Russell Buono, a.k.a. Dr. Brain Dude, was in his element last week holding court at the Brain Health Fair at the Convention Center.

He cradled a 3½-pound preserved human brain in his purple-gloved hands as 7-year-old Ariel Foye, her two front teeth missing, peppered him with questions. The East Oak Lane girl wondered what would happen if the dangling spinal cord broke and whether the brain had belonged to a child or adult. She suggested that one part looked like coral, an observation that prompted praise from Buono, whose primary job involves doing genetic research and teaching neuroanatomy to medical students at Cooper Medical School of Rowan University.

“She’s smart,” he said to a crowd of attentive but less verbal brain fans.

Then Ariel, who is interested in medical work someday, asked the question she seemed to care most about. “Why would a person give another person their body parts? This is kind of nasty.”

Ariel Foye, 7, of East Oak Lane, listens as Russell Buono talks about the human brain.
Stacey Burling
Ariel Foye, 7, of East Oak Lane, listens as Russell Buono talks about the human brain.

After 19 years as Dr. Brain Dude — a name bestowed long ago by a sixth grader who recognized him in a Cincinnati mall — Buono had heard this question many times, and he had a ready answer. People donate their bodies to medical schools so that others can learn to be doctors, he said. “Some of these people wanted to be teachers and professors in life,” he told Ariel. “Now they are teachers and professors. … Without them, I wouldn’t be able to do this.”

Buono, along with Tom Ferraro, his friend, fellow Cooper researcher, and deputy brain dude, had one of the most popular booths at the brain fair, an event for the community sponsored by the American Academy of Neurology (AAN), which met last week in Philadelphia. The organization’s goal was to give everyone from kids barely tall enough to see above the display table to older people who have the diseases neurologists treat an opportunity to experience what is routine for medical students: seeing and touching actual human brains, albeit brains that have been preserved in formaldehyde and stored in a solution that prevents mold.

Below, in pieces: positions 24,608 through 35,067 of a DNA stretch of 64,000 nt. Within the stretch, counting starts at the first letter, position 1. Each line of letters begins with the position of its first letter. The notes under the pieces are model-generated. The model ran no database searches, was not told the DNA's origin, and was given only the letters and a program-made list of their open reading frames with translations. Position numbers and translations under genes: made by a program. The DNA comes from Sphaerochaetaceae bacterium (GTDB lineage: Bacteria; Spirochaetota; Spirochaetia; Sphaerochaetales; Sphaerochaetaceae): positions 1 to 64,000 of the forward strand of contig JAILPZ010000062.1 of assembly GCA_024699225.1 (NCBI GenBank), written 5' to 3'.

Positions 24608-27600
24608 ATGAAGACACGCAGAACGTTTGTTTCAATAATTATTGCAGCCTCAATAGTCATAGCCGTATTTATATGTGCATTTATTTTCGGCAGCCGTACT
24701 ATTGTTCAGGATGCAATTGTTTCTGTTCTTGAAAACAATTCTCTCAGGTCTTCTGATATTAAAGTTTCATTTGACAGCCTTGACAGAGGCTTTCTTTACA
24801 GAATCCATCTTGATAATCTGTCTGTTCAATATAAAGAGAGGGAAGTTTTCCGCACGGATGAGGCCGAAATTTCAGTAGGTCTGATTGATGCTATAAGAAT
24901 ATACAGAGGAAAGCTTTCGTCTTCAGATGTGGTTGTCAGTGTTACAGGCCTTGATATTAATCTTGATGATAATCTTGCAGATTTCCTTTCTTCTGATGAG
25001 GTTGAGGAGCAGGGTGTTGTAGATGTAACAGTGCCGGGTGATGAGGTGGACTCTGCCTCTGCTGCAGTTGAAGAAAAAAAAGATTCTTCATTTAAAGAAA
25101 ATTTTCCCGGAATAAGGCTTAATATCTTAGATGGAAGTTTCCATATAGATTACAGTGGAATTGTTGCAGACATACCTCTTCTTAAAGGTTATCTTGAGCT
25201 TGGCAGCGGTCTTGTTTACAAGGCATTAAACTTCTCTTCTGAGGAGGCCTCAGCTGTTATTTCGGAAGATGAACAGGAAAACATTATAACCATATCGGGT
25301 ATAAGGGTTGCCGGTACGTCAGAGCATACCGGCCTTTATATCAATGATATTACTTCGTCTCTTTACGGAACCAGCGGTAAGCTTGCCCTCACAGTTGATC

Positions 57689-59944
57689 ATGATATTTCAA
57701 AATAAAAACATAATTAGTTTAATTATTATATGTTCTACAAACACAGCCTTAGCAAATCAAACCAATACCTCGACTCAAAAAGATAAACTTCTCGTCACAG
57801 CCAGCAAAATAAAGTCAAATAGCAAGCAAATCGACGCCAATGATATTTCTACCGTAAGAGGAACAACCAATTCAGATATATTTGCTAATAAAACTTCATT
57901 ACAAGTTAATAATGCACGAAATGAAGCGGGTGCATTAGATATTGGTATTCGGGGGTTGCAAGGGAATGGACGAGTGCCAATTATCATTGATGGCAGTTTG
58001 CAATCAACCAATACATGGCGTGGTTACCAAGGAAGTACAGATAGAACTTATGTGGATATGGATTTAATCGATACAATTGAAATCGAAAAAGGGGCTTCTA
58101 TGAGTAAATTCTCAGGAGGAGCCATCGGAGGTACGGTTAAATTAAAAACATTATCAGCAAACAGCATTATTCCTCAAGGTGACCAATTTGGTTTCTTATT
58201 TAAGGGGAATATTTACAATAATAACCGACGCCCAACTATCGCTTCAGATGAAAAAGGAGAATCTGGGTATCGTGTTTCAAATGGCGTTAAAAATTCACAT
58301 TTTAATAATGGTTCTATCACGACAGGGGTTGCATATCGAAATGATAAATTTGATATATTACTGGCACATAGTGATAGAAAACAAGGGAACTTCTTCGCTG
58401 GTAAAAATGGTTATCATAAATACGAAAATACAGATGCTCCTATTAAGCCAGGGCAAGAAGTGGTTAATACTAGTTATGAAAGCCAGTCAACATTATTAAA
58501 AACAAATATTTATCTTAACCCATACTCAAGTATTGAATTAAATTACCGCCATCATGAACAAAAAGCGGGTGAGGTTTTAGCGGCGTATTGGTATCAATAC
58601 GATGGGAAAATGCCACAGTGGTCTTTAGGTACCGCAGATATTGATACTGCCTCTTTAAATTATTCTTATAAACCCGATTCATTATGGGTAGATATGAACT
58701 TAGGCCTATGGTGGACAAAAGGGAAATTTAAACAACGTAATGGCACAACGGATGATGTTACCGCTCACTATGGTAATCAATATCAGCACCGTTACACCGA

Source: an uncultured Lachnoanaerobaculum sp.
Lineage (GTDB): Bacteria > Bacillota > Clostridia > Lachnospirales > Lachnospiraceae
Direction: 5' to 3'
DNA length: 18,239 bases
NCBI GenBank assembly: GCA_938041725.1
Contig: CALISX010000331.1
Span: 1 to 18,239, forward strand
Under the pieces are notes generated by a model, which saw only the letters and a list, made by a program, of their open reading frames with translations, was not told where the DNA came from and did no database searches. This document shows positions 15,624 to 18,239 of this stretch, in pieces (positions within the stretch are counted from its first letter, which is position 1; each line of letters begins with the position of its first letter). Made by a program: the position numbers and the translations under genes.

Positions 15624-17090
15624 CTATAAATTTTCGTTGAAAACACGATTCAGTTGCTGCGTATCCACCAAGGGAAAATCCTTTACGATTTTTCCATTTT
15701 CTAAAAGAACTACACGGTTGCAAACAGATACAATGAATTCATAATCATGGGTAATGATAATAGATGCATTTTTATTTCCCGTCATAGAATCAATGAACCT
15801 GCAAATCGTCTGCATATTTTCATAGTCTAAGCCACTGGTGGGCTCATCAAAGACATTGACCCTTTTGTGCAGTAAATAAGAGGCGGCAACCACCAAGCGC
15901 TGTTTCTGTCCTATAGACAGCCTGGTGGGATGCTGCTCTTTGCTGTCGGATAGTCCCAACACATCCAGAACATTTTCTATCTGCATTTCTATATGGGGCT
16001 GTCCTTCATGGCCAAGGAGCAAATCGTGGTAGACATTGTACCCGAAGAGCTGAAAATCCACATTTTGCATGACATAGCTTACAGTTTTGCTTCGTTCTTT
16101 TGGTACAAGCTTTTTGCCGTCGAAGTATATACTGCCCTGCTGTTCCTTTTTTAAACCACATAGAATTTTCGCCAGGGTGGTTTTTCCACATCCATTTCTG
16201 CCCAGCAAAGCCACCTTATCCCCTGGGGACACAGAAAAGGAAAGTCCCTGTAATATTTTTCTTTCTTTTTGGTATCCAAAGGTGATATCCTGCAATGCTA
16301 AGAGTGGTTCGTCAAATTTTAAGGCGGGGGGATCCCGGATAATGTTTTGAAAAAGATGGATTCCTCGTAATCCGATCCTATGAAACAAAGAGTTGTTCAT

Buono started down this route years ago after realizing that a parent who could bring a human brain to school would be a real hit at those dreaded parents-explain-what-they-do events. That led to other school gigs and events at museums. He’s done several of AAN’s annual meetings. He estimates that from 30,000 to 40,000 people have seen his brains. In addition to several human brains, he and Ferraro travel with the brains of a variety of animals, including a rat, a pig, a cow, and a dolphin. They’ve built on a collection started by a former boss at the Coatesville Veterans Affairs Medical Center, where both once worked.

Russell Buono holds a human brain and spinal cord.
HEATHER KHALIFA / Staff Photographer
Russell Buono holds a human brain and spinal cord.

Buono loves how people respond to his brains. “People’s faces light up when they see a real human brain,” he said. In truth, many in last week’s crowd of more than 3,000 were instantly fascinated by the brains, but a fair percentage reacted with grimaces. Curiosity overcame disgust for some, but others moved on to tamer exhibits with, say, pamphlets and plastic brains.

Ferraro loves the positive reactions, too, and he clearly loves talking about brain anatomy. He hopes the experience will help more people appreciate science. He still feels a kind of awe when he holds the surprisingly heavy and remarkably mysterious brains. “That is what made someone who they were,” he said.

Buono, a biologist who studies the genetics of epilepsy and opioid addiction, said this volunteer outreach is his way of giving back. A favorite mentor told him that "one of the most important things you can do is pass on what you've learned to the next generation … so I try to live it."

The brains that Buono and Ferraro let people hold are in zipper storage bags. They belonged to people who died 16 or 17 years ago. The brain dudes know nothing about their former owners, not even their gender. The preserved brains are a little harder and more claylike than fresh brains, which feel more like beef liver, Buono says. The brains are also showing some wear and tear, but retain their intricate, lumpy terrain. Some have been cut in half to reveal a little of the inner structure.

The animal brains, which stay in glass jars, came from lab animals — Buono doesn’t do animal research — at the VA, but others are donations from hunters or roadkill. A guy brought Buono a squirrel that died in an attic. The cow brain came from a slaughterhouse. The raccoon got caught in a trap. Buono got the impressively large dolphin brain from the National Oceanic and Atmospheric Association’s marine stranding program. He has to report on its use and will have to give it back if he ever decides to quit being Dr. Brain Dude. “They’re very proud and happy that this brain has seen so many kids,” he said.

At the brain fair, Buono and Ferraro had no trouble convincing Erica Preston, a 35-year-old migraine sufferer from Canton, N.Y., that the brain is amazing. She gawked at the animal brains, listened to the dudes raptly, and asked a ton of questions. Her face lit up when she held a brain. “That was crazy,” she said afterward. “There’s so much knowledge there. … I feel like I need to go sit in a corner and digest everything. It’s so awesome.”

The brain dudes would agree.

Erica Preston, a migraine sufferer from New York, was fascinated by the brains in Russell Buono's collection.
Stacey Burling
Erica Preston, a migraine sufferer from New York, was fascinated by the brains in Russell Buono's collection.